Updated January 25, 2023 - 4:29 pm
The five finalists chosen to make the final memorial to honor victims from the Oct. 1, 2017, mass shooting introduced themselves to the 1 October committee Wednesday.
“Five years ago, I got a call from my daughter who lived here,” said Chip Israel of Lighting Design. “She was locked down in a stairwell in a parking garage one block from the site. The fear that I felt is nothing like the true pain that all of these other families are enduring. That’s why this project was so important to me and the rest of our team.”
Public comment during the meeting was dominated by survivors and families of victims who insisted that only 58 fatalities should be honored, despite the Metropolitan Police Department ruling in 2020 that 60 people died from gunshot wounds after the Route 91 Harvest festival on Oct. 1, 2017.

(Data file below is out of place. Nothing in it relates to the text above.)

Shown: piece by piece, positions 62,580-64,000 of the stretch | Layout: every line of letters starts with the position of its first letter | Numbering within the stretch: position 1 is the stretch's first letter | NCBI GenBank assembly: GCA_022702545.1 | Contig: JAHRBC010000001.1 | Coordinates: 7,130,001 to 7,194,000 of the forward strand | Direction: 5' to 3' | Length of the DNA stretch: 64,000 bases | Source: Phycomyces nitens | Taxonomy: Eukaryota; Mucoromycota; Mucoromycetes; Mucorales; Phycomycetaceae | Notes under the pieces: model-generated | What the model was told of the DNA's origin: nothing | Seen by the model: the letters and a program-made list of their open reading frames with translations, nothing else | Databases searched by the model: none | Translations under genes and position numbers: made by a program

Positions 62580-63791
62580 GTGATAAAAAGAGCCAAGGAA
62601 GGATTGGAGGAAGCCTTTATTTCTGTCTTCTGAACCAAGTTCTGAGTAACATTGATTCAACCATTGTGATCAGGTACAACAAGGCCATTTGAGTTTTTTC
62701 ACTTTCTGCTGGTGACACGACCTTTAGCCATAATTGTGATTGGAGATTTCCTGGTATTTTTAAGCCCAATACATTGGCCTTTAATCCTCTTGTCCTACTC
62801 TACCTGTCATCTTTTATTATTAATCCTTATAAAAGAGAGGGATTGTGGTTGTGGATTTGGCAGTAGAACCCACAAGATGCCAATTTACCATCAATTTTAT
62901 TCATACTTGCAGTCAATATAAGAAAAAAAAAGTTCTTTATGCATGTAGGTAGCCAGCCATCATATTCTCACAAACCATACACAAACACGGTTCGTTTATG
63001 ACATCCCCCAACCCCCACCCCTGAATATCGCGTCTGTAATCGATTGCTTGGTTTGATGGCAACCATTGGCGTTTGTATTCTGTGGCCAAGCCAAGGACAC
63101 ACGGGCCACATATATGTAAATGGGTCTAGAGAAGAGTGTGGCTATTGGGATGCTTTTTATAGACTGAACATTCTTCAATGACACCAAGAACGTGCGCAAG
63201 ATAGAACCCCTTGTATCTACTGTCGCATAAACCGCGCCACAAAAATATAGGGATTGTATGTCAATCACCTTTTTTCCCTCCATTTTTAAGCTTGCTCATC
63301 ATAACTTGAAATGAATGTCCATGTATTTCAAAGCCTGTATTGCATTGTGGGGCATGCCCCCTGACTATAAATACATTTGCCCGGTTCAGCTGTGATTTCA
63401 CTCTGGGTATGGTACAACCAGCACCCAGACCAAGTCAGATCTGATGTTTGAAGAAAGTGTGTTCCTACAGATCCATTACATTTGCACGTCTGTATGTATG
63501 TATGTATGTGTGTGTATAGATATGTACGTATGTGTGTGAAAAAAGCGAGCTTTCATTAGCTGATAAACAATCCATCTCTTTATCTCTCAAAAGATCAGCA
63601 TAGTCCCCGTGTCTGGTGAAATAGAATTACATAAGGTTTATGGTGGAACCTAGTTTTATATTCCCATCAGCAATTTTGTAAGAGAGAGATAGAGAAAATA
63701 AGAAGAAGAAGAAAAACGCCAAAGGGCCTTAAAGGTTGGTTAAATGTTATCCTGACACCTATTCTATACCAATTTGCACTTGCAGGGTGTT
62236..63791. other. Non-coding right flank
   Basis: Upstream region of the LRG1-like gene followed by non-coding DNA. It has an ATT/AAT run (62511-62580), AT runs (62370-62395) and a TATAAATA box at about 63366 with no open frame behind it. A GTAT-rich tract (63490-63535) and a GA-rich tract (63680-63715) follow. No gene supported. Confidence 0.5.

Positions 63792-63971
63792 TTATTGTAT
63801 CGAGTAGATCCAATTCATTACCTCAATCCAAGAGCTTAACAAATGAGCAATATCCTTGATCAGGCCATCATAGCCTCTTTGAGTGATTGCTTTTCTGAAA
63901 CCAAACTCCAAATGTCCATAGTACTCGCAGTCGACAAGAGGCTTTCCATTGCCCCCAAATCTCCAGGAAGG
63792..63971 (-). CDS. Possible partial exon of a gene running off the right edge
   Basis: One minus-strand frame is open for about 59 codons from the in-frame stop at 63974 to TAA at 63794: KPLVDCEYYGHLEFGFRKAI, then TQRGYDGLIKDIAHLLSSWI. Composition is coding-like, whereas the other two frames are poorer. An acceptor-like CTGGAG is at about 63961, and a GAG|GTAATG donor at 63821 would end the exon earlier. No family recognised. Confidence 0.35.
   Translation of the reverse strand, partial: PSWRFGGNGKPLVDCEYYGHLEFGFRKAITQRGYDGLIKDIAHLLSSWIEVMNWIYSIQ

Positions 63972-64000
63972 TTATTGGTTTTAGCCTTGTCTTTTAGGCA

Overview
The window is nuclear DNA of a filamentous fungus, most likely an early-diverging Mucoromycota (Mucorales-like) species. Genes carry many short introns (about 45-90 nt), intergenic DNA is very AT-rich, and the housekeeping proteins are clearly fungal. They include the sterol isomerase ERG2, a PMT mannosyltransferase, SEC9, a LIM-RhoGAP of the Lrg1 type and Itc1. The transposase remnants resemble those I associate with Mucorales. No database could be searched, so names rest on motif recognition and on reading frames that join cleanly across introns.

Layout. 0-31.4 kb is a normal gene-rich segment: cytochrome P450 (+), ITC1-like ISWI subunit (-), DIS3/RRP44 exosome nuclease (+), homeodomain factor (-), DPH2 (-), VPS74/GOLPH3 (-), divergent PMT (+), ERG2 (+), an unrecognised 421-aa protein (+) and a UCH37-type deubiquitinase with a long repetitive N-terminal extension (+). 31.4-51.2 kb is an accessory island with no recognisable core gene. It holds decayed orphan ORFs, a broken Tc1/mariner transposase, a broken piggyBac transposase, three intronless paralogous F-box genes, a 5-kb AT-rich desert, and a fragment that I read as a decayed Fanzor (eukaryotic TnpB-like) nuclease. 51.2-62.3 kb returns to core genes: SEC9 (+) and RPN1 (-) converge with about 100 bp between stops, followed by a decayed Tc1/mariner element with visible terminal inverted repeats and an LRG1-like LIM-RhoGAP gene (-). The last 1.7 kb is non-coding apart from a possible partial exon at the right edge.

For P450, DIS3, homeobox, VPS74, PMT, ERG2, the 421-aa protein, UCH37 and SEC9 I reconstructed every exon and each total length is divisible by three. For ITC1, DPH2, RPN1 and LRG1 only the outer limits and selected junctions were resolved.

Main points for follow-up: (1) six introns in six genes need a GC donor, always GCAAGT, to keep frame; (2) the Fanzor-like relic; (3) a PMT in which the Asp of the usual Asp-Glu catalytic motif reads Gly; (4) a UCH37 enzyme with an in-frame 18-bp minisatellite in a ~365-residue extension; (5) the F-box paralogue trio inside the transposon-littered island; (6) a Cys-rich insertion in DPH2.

Israel is partnering with JCJ Architecture, one of the five architectural firms that showed their most notable previous projects and told the 1 October Memorial Committee about their plans to involve the community in the final memorial.
JCJ Architecture was one of two Las Vegas-based firms in the mix, but each group had a licensed Nevada architect.
Derek Sola from JCJ said he was recently inspired by 58 wilted roses he saw woven into the fence at the Las Vegas Community Healing Garden, a temporary memorial set up shortly after the shooting.
“This memorial needs to have a stronger sense of place based on notions of permanence and timelessness,” Sola said. “It can represent how the human spirit can rise over tragedy, how hope can be found in darkness.”